No food at all?
Students can include food as display items only if it relates to their project. Due to rules about food safety as well as food around museum displays, food cannot be served in samples. Individually-wrapped candies may be acceptable, but should be avoided. To display food, use either empty packaging, sealed packaging, photos, or models. For example, a project about the Ganong Chocolate Factory might include empty chocolate boxes, while a project on maple syrup might include a full (unopened) bottle of maple syrup.
Can students include games and quizzes in their presentation? Can they offer prizes?
Yes, but please do not use candy as a prize. Students can also provide something for judges (or visitors and other students) to take home as a souvenir.
About the Heritage Fairs Program
Can students work in partners or groups?
Two students working together in partners are fine, but groups of three or more are strongly discouraged.
Can students outside of grades four through eight participate?
Students not in grades 4, 5, 6, 7, or 8 may present at their local school Heritage Fair only. Prior to 2014, the program included grade nine. We have eliminated that grade at the competition level because grade nine students are considered to be part of the high school curriculum in Saskatchewan.
In the case of grade 3/4 classes, what happens if students in grades three and four partner together for a project?
While grade three students are otherwise ineligible to advance past their school fair, a grade three student who is partnered with a grade four student in the same class may advance with their partner. In that case, the student must be registered as being in the same eligible grade as their partner - so for the purpose of the Heritage Fair, they will be considered to be in grade four and judged accordingly, which may be a disadvantage considering their young age.
In the case of combined grade 8/9 classes in rural schools, what happens if students in grades eight and nine partner together for a project?
Teachers are strongly discouraged from allowing this to happen because it can provide those students with an unfair advantage. However, as long as the students are in the same class, neither student will be disqualified from participating if their school chooses to send their project to a Regional Fair. Both students must be registered as grade 8 students. Regional Heritage Fair committees reserve the right to exclude the project from advancing to the Provincial level in favour of a project done exclusively by grade eight students. (Full disclosure: No project since 2014, when grade 9 was first excluded, wherein a grade 9 and grade 8 student were paired together have earned a Regional Fair award or a spot at the Provincial level. However, regardless of whether there is truly an unfair advantage, teachers are encouraged to keep their grade eight students and grade nine students doing separate projects.)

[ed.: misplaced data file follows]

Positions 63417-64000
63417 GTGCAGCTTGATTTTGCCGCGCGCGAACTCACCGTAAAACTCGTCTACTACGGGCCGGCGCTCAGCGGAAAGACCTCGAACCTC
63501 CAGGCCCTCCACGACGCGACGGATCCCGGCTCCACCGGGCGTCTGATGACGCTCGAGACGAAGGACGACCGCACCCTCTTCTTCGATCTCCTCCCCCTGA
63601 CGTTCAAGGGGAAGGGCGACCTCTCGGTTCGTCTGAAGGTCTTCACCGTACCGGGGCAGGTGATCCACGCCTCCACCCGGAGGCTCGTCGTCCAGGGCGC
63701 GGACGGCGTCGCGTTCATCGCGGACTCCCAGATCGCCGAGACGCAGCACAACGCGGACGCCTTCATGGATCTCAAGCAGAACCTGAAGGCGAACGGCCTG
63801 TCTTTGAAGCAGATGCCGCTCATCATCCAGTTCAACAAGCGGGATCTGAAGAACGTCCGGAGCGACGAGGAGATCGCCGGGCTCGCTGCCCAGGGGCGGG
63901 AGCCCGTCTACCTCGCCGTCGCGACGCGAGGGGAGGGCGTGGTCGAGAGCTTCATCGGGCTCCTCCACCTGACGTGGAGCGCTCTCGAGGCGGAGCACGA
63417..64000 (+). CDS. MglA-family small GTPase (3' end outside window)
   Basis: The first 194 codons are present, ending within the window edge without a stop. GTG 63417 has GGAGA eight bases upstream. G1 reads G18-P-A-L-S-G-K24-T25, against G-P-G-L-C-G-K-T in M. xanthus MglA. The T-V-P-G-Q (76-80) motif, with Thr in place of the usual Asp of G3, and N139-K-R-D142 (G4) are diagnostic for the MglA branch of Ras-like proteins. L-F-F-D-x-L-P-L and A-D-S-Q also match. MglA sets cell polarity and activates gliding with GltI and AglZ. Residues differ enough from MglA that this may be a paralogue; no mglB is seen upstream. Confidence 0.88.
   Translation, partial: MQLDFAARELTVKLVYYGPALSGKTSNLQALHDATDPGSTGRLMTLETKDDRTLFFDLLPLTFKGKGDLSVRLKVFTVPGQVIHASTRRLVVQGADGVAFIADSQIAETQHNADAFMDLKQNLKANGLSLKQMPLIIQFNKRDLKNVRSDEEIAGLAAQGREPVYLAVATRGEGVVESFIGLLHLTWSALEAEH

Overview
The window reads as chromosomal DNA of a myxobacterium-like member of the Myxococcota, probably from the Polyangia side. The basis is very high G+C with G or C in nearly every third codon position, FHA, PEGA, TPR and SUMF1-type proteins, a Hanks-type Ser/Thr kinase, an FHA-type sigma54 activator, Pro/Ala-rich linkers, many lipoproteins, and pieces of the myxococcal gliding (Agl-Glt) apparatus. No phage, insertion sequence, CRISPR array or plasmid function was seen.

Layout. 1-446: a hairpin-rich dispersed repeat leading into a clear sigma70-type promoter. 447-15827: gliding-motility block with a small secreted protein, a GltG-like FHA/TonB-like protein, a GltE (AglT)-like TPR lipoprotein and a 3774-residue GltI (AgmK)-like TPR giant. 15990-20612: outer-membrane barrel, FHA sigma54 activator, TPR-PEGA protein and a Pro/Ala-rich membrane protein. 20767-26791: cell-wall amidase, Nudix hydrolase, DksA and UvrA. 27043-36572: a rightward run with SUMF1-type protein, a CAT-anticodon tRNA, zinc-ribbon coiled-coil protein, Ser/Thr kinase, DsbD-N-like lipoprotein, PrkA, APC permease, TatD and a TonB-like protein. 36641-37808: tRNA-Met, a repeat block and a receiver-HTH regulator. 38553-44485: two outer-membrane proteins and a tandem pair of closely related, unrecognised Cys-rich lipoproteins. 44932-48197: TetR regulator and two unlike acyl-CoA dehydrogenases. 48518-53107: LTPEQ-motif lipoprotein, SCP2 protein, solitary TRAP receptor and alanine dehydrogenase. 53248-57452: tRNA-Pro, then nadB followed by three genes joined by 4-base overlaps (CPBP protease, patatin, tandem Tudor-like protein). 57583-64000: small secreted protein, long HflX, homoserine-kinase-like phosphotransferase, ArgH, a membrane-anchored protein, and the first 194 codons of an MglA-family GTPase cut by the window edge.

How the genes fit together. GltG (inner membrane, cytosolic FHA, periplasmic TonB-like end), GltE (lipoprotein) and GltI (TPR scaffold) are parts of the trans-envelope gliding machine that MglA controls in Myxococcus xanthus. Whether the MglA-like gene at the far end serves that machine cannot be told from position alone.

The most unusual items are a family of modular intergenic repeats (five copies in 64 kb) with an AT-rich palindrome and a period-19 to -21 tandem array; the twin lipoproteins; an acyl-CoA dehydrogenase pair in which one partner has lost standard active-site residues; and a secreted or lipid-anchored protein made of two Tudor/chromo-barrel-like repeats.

Are essays/written reports required?
It is up to individual teachers whether or not their students need to prepare an essay (rather than a written report or project outline). As long as students present their projects and document their sources, they do not need to include an essay. At the Regional and Provincial levels, judges do not have time to read either an essay or a written report. (At the Moose Jaw Regional Heritage Fair, there is a local award for essays. Teachers are responsible for submitting essays for this award in advance, and participation in this capacity is entirely optional.)
Can a student participate independently?
Yes - an independent student and their teacher (or parent) must make arrangements with their local Regional Heritage Fair Committee to have their project judged prior to being accepted for the Regional Heritage Fair. Contact Heritage Saskatchewan or check out this link for further details on independent students.
Does a whole class have to participate?
No. The overall number of participating students from a class (or school) determines how many can attend the Regional Heritage Fair. It is perfectly fine for less than a whole class to participate. Some schools have created a Heritage Fair Club in the past (ranging from 6-12 students).
There is no Regional Heritage Fair in my community and no tradition of Heritage Fairs in my school division. Can my students still participate?
Yes. When they register, teachers need to declare which Regional Fair they want their students to attend. Usually, this is the closest Regional Fair geographically or with the most accessible/direct road. A school may also make special arrangements with Heritage Saskatchewan under the following conditions: a) they are located a minimum of more than four (4) hours of driving distance from the nearest Regional Fair; b) they want to set up a Regional Fair in their community, but did not get enough interest from any other school for that year; c) they have had a negative experience participating in the nearest Regional Fair such as they feel that their continuing to participate there would be harmful to their students; or d) they want to participate in the program, but did not find out about it until well past the teacher-registration (but not the student-registration) deadline. All special arrangements are at the discretion of Heritage Saskatchewan and will be evaluated on a case-by-case basis.
How are students chosen to attend the Regional Heritage Fair?